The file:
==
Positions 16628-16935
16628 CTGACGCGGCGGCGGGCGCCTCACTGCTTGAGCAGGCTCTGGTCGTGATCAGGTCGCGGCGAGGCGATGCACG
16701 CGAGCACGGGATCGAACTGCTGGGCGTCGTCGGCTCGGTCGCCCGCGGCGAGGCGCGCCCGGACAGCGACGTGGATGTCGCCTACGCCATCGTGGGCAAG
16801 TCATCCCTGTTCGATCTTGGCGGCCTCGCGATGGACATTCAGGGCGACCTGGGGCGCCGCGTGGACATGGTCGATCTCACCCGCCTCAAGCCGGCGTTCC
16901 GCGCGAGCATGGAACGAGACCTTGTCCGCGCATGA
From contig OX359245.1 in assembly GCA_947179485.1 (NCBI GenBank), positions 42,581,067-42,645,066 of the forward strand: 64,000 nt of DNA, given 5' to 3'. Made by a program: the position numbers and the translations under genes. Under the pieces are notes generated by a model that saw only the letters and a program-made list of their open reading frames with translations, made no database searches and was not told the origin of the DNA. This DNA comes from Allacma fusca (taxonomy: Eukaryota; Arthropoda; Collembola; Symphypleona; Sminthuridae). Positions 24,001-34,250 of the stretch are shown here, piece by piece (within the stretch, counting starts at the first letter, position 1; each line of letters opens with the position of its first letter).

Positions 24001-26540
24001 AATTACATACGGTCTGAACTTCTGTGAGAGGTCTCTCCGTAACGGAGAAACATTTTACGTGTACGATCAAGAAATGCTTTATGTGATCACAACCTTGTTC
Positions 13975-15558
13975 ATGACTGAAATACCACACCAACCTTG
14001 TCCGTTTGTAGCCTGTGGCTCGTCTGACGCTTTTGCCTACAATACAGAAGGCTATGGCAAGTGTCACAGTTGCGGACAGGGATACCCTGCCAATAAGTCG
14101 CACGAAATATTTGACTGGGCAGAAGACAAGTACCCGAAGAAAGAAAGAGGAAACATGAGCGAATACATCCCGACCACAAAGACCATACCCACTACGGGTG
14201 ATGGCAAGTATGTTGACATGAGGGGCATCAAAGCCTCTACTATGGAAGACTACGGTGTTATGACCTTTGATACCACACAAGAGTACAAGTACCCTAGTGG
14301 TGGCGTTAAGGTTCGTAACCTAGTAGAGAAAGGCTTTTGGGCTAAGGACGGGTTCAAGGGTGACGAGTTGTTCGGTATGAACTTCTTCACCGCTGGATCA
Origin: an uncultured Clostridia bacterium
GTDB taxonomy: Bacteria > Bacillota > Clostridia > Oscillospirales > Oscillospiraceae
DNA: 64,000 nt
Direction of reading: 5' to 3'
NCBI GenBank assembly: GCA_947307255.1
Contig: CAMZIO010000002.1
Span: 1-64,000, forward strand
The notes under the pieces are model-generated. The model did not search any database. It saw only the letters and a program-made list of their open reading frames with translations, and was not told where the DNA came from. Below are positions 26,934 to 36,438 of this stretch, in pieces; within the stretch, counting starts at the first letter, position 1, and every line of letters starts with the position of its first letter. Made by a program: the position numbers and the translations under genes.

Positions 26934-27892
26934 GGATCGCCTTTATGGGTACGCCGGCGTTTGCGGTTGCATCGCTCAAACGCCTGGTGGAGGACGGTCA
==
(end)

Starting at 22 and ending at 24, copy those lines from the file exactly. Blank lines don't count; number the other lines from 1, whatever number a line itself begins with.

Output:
The notes under the pieces are model-generated. The model did not search any database. It saw only the letters and a program-made list of their open reading frames with translations, and was not told where the DNA came from. Below are positions 26,934 to 36,438 of this stretch, in pieces; within the stretch, counting starts at the first letter, position 1, and every line of letters starts with the position of its first letter. Made by a program: the position numbers and the translations under genes.

Positions 26934-27892
26934 GGATCGCCTTTATGGGTACGCCGGCGTTTGCGGTTGCATCGCTCAAACGCCTGGTGGAGGACGGTCA